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The tax writing's on the bill, some of it possibly from more than 6,200 lobbyists

Handwriting penmanship_Rochelle Truong via Reddit
(Image by Rochelle Truong | Reddit)

As we continue to plow though the Senate's version of the House tax reform bill, many folks, both on Capitol Hill and across the country, are still upset with the process used by GOP leaders to get the measure through the upper chamber.

Changes traded for votes: One of the biggest complaints is about the legislative changes made on the fly to woo enough Senators to the "yea" side.

That's not necessarily unusual. Quid pro quo is common in crafting legislation.

But the problem for opponents of the bill was that some of these alterations were scribbled by hand on some of the bill's 479 pages.

Take the page pictured below that sent Sen. Bob Casey (D-Pennsylvania) to Twitter in search of "Any handwriting experts out there? I'd like to know what this says before they call for a vote. This is absurd."

Senate handwritten changes to tax bill_Sen Bob Casey via Twitter

That same page caught the angry attention of Sen. Jon Tester (D-Montana), who went a step further and captured his frustration via video.

Other samples, like those below, show other handwritten deletions and annotations to the bill that could, depending on what happens in the conference committee, possibly end up in the Internal Revenue Code.

Senate handwritten changes to tax bill_Tom Herron and southpaw via Twitter

The writing's on the bill: So who came up with the changes that were made in pen and ink Friday and Saturday, Dec. 1 and 2, throughout the bill?

In some cases, they no doubt were proposed by the lawmakers that Senate Majority Leader Mitch McConnell (R-Kentucky) was seeking to win over to his side.

Others, however, possibly were proposed by lobbyists.

That argument largely came from those opposed to the bill, but they could have a point.

Some K Street lobbying shops got a look at the Republican-proposed changes to the tax code before lawmakers.

If they're getting a sneak peak, the argument goes, it's because they had a hand in putting the bill together in the first place.

Lobbyists abound: And then there's the sheer number of tax lobbyists in Washington, D.C.

In its pointedly titled study "Swamped," the government watchdog nonprofit Public Citizen says that "more than half the members of Washington's lobbying corps have plunged into the tax debate."

So precisely how many potential tax influencers are we talking about? The report, released on Dec. 1, says:

"In all, 6,243 lobbyists have been listed on lobbying disclosure forms as working on issues involving the word 'tax' through the first three quarters of 2017, according to Public Citizen's analysis of a massive data download provided by the Center for Responsive Politics (www.opensecrets.org). That is equal to 57 percent of the nearly 11,000 people who have reported engaging in any domestic lobbying activities at all in 2017.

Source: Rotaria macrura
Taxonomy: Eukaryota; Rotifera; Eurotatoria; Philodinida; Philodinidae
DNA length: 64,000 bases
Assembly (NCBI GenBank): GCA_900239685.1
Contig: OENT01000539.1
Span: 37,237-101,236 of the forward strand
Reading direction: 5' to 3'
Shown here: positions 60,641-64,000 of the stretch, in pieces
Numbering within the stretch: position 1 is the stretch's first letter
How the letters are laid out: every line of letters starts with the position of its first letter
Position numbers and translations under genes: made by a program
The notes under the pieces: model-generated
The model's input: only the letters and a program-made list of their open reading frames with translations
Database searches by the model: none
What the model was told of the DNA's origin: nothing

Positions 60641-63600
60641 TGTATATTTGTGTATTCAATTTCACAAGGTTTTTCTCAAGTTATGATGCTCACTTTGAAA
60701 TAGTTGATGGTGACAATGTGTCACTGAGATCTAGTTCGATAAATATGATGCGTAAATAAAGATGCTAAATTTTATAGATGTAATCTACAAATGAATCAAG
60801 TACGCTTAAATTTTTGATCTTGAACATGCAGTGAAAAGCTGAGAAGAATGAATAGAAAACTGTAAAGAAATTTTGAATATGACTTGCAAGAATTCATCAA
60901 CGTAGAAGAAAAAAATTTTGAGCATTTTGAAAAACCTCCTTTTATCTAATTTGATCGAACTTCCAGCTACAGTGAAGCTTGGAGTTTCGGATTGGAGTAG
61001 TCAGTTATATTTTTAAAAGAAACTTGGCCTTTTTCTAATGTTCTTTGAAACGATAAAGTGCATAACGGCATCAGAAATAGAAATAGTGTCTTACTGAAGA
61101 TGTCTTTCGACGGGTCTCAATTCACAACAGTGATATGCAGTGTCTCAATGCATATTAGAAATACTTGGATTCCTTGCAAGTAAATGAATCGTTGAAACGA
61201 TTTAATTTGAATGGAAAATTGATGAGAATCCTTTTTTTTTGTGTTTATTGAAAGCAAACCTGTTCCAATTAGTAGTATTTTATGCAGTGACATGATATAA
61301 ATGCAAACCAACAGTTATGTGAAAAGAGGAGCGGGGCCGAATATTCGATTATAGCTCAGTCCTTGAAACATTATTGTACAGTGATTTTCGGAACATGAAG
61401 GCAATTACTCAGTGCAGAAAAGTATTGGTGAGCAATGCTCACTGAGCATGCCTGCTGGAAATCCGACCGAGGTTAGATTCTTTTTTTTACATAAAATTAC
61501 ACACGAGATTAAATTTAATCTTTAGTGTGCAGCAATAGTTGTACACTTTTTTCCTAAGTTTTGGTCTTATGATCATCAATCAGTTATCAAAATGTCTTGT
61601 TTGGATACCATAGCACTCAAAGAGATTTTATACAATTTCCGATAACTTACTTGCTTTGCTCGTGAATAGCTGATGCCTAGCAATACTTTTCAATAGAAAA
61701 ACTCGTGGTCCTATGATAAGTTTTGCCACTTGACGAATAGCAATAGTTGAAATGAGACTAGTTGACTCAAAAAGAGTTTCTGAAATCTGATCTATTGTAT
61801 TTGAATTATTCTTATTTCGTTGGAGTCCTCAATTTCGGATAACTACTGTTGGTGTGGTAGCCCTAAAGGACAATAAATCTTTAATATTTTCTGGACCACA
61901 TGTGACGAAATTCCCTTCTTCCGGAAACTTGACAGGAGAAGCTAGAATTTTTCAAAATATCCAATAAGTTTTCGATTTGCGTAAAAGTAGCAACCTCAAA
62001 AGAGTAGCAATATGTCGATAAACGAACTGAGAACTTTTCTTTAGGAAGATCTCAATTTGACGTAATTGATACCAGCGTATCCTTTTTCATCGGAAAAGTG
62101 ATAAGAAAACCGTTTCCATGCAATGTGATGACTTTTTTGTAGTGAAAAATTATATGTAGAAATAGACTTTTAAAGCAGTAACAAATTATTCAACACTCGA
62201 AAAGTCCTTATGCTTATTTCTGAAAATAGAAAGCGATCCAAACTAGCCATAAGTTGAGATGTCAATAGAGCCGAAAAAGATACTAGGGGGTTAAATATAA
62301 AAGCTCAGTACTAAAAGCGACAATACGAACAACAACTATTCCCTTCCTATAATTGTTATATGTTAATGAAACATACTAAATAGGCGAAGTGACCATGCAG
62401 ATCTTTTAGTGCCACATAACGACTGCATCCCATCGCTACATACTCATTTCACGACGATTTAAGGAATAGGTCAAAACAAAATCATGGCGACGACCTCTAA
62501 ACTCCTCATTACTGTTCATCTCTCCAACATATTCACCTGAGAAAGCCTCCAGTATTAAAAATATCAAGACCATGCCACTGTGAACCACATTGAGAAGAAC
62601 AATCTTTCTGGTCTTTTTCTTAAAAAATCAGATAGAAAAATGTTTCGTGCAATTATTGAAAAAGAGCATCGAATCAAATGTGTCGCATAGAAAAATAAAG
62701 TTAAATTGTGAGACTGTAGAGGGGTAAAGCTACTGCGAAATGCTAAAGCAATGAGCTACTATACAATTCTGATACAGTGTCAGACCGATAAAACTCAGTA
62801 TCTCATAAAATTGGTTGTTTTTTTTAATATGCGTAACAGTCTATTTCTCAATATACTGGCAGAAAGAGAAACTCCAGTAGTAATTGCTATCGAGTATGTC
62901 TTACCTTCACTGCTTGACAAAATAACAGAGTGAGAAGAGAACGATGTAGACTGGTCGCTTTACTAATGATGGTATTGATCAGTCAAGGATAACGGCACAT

Put another way, this equals more than 11 lobbyists for every member of Congress."

That last point bears repeating. More than 11 lobbyists with an interest in taxes for every member of Congress.

That numerical revelation about the ratio of tax lobbyists to Congressional members also earns 11 this week's By the Numbers recognition.

Who's writing what: That these thousands of special-interest folks are involved in writing tax legislation, even as it's being debated, is not that far-fetched of an idea.

I can tell you from my experience back in the day as a staffer in Capitol Hill tax-writing offices and later in the government relations office of a major multinational corporation, that the adding of actual legislative language to bills by lobbyists happened.

And although it's been a while since I worked in the nation's capital, I'd bet my house and its less-valuable-under-tax-reform deductions that it's still happening.

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Wow, 11 lobbyists per member of the congress sounds surprising, but I am positive we would be even more surprised if we scratched below the surface and find out who is paying them, and to do what.

Kay Bell

James, I need to look at each proposal more closely. I'll get back to you on this. Kay


Something that isn't clear to me after reading a lot of articles, is how the refundability works with the Child Tax Credit in the House and Senate plans. I've read that the "first $1,000" is refundable, but what does that mean? Is $1,000 per kid, or per filing? And is the "first $1,000" start before or after the tax burden is erased? All I hear is that it's "good for the wealthy" (without indicating what income threshold makes you wealthy), and "bad for the poor" (without indicating what income threshold makes you poor). What about the $50,000 - $100,000 household income families with 3+ kids? Is this "wealthy" or "poor"?

For simplicity sake, let's say (before the CTC), I have a federal tax burden of $3,500 and 4 kids. What happens? Let's use the Senate plan ($2,000 per kid). Does the tax return look like:

A. Tax burden wiped out + refund of $500 (total benefit of $4,000, the last $4,000 of the CTC goes unused)
B. Tax burden wiped out + refund of $4,000 (total benefit is $7,500, the last $500 of the CTC goes unused)
C. Tax burden wiped out + refund of $1,000 (total benefit is $4,500, the last $3,500 of the CTC goes unused)
D. Something else?

Please help! Thank you!

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